AbstractUnlike traditional infrastructure, which only takes into account socio-economic and political factors, or ecological restoration which focuses on the recovery of ecosystem health, resistance and resilience, green infrastructure has multifunctional goals, determined by the ecological and socioeconomic conditions of each, specific site (Silva et al., 2017). Connectivity, multifunctionality, integration and a multiscale approach are the key concepts in green infrastructure projects. Coastal green infrastructure projects include broad and contrasting aspects such as: 1. Recovery of the structure and functionality of natural ecosystems, 2. Creation of artificial ecosystems, 3. Engineering structures that depend on the functioning of the surrounding ecosystems, 4. Traditional engineering projects, adapted to reduce their environmental impact and, 5. Corrective actions applied to structures and land uses which damage the environment and threaten socio-economic aspects.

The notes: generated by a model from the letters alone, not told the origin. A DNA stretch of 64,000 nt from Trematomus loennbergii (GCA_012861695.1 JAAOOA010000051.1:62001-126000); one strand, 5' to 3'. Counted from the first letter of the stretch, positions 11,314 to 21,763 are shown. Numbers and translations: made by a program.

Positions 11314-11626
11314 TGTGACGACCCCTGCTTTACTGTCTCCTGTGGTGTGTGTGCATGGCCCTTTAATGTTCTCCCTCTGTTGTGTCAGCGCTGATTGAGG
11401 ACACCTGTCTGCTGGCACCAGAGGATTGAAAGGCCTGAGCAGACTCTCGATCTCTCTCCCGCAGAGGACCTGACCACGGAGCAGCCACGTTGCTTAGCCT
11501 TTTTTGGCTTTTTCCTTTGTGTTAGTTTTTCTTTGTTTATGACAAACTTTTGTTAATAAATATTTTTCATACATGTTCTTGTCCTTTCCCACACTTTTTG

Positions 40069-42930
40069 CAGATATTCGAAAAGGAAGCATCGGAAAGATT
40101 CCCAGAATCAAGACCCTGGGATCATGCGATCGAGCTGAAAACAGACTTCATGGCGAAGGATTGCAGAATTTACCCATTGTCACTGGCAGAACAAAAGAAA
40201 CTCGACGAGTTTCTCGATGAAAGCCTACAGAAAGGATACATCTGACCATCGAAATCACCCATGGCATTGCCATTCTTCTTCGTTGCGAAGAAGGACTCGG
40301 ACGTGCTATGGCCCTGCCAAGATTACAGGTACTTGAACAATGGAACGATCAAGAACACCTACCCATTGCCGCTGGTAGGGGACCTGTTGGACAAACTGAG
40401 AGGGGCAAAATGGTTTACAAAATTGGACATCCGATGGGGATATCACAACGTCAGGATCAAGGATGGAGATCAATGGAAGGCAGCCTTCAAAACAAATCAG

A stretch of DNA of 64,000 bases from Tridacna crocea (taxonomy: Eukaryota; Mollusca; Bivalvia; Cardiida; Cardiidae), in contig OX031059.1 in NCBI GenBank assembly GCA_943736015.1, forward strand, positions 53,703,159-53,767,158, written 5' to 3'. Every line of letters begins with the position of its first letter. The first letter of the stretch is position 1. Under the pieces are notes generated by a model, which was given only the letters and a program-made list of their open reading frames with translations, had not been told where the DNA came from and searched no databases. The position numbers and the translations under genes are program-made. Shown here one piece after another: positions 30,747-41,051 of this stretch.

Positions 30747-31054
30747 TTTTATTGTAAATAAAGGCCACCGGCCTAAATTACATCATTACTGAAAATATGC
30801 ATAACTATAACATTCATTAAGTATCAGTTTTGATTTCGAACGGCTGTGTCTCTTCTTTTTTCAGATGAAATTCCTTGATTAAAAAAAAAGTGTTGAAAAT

Recorded Presentation from the vICCE (YouTube Link): https://youtu.be/76S-SfbIM4Y
Silva, Lithgow, Esteves, Martínez, Moreno-Casasola, Martell, Pereira, Mendoza, Campos-Cascaredo, Winckler, & Osorio (2017): Coastal risk mitigation by green infrastructure in Latin America, In Proceedings of the Institution of Civil Engineers: Maritime Engineering, vol. 170, no. 2, pp. 39-54.
Silva, Chávez, Bouma, van Tussenborek, Arkema, Martínez, Oumeraci, Heymans, Osorio, Mendoza, Mancuso, Asmus, & Pereira (2019): The incorporation of biophysical and social components in coastal management, Estuaries and Coasts, vol. 42, no. 7, p.1695-1708.
van der Nat, Vellinga, Leemans, & van Slobbe (2016): Ranking coastal flood protection designs from engineered to nature-based, Ecological Engineering, vol. 87, pp. 80–90.